The Address | Benghazi – Libya
ROME – Italy has warned the French authorities of further interference in Libyan internal affairs and trying to guide the political process according to their interests, in a move revealed the truth of the conflict between Paris and Rome. The core of the conflict between the two EU neighbors is on the management of the Libyan crisis and the extent of disagreement over the approaches to the solution.
Italian Prime Minister Giuseppe Conte said in a televised statement on Thursday that he strongly opposed the political agenda set by French President Emmanuel Macron at the Paris conference, which brought together the parties to the Libyan conflict and whose results were endorsed by the United Nations.
Paris had brought together the parties to the crisis in Libya last May at a conference in which elections were agreed to be held in Libya on December 10, and the constitutional foundations for the elections and the adoption of necessary laws by 16 September 2018.
Rome has expressed its rejection of this step. “I told French President Emmanuel Macron at the G7 summit in Canada last June that our goal is not to organize elections in Libya,” Conte said.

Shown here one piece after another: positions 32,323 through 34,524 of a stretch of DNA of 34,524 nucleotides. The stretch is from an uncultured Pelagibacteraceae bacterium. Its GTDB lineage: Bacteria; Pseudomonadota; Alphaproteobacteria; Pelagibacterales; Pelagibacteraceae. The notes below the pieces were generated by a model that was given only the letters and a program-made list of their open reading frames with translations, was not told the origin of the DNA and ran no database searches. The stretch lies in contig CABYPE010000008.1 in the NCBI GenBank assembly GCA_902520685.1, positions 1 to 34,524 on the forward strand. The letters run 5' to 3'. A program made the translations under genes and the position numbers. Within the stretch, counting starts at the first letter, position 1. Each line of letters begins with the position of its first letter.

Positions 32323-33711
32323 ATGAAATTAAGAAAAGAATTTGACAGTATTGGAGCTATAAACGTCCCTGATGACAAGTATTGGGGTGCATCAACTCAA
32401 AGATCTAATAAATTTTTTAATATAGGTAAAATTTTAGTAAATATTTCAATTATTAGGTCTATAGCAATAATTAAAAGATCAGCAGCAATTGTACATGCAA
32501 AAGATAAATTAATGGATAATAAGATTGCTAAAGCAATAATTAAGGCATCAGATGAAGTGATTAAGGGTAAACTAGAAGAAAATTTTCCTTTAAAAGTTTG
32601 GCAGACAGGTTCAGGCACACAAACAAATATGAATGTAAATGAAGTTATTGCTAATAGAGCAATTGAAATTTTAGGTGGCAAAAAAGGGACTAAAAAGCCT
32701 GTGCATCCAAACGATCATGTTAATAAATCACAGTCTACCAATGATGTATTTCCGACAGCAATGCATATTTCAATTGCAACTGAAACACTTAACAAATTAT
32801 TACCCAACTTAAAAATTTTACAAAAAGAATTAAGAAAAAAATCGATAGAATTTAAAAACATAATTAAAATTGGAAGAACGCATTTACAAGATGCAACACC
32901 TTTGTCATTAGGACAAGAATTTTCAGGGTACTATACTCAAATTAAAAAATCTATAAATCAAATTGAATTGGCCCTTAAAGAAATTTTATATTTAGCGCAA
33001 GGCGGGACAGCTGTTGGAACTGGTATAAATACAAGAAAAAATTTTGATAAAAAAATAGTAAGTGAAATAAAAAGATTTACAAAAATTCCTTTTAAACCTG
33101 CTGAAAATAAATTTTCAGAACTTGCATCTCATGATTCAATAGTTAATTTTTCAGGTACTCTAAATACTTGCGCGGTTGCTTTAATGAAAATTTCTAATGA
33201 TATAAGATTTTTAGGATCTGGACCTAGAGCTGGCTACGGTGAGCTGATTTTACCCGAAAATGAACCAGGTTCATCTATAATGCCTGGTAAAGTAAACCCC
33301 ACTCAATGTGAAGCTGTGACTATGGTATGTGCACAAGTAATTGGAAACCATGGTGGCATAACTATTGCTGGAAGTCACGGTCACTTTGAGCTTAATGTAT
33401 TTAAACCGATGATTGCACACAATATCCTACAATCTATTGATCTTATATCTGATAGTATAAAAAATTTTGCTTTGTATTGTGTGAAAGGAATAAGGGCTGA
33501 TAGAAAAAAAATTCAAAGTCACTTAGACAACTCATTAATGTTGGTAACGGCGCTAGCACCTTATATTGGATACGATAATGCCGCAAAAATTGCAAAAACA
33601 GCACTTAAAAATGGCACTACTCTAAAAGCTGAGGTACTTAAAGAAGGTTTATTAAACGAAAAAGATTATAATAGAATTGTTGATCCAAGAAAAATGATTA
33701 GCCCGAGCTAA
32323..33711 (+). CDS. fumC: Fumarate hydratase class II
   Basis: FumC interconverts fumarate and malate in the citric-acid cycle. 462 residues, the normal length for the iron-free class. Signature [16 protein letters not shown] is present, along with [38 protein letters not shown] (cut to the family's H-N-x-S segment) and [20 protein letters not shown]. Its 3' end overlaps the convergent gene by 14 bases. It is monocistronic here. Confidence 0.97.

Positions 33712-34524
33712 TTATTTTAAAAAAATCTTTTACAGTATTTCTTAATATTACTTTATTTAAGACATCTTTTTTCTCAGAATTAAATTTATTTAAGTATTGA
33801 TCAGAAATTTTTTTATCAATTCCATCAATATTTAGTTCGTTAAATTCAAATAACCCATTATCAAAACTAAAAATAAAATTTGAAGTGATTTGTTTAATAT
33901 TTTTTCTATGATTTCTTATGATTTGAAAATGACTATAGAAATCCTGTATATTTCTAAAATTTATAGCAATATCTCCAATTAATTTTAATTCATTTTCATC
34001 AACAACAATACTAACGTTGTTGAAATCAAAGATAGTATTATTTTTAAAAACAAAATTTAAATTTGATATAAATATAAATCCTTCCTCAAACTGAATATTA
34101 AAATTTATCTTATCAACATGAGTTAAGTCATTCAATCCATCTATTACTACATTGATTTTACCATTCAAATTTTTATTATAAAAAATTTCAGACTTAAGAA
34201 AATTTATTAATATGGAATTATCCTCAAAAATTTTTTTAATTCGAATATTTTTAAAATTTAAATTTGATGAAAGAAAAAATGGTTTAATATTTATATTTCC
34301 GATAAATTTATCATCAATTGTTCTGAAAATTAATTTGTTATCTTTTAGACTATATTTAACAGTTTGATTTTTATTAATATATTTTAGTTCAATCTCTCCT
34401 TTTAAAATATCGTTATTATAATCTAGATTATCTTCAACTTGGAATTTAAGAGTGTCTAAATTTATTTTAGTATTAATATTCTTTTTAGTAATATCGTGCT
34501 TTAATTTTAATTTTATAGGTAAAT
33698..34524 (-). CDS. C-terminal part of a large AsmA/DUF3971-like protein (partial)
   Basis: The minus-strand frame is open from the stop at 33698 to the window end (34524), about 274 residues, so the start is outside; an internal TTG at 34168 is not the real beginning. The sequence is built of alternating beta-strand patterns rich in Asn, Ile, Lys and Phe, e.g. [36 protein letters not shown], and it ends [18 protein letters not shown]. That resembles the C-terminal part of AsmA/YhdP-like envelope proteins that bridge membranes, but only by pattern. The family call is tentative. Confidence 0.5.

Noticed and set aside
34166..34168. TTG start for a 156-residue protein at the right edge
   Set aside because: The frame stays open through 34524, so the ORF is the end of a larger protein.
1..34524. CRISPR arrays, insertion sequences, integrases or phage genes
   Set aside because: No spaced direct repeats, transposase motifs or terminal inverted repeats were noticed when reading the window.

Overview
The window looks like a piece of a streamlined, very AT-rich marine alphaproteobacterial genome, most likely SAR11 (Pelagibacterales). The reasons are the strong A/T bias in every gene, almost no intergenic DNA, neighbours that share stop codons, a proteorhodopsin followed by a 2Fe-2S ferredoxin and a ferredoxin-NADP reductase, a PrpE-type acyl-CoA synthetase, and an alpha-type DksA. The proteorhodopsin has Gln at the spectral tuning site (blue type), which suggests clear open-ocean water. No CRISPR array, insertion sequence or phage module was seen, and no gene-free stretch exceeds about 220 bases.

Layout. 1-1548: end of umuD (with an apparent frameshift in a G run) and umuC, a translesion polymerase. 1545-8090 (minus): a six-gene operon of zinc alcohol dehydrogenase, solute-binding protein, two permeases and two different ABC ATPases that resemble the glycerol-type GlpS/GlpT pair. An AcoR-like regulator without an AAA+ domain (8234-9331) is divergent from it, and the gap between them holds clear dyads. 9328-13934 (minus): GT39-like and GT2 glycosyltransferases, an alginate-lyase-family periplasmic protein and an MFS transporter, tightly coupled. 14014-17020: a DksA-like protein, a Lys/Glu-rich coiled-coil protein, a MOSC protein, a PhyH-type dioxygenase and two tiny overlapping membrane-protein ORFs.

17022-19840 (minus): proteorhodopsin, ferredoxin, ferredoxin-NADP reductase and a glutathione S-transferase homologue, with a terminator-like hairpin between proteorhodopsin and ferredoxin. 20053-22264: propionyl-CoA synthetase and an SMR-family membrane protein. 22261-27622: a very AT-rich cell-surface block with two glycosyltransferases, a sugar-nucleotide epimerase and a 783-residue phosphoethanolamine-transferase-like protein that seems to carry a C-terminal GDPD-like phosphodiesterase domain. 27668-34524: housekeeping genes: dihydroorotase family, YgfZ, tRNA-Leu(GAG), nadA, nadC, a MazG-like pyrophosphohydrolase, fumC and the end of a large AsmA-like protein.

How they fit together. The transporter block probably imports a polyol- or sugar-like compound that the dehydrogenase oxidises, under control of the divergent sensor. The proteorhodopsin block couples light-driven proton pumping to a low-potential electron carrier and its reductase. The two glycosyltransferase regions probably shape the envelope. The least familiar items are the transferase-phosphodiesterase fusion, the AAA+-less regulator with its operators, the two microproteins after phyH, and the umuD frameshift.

Conte attacked the policy of the French president in Libya, saying: “Macron would be wrong if he thinks that Libya belongs to him, it is not for him nor for us, but an independent state with a historical relationship with Italy also, and will never leave it.”
He accused Italian Prime Minister Macron of trying to besiege Italian interests in Libya to spread French influence over the oil-rich country despite the excellent relations between them. “The relationship with Macron is excellent and friendly, but the latter seeks to defend French interests, while I have to protect the Italian interests “He added.
In a similar move to the Paris meeting, Conte revealed that Italy will organize an international conference on Libya next fall, which will be attended by the Libyan National Army (LNA) Commander Field Marshal Khalifa Haftar and all parties involved in the Libyan crisis, particularly European governments, representatives of the United States, and Africa’s Mediterranean governments.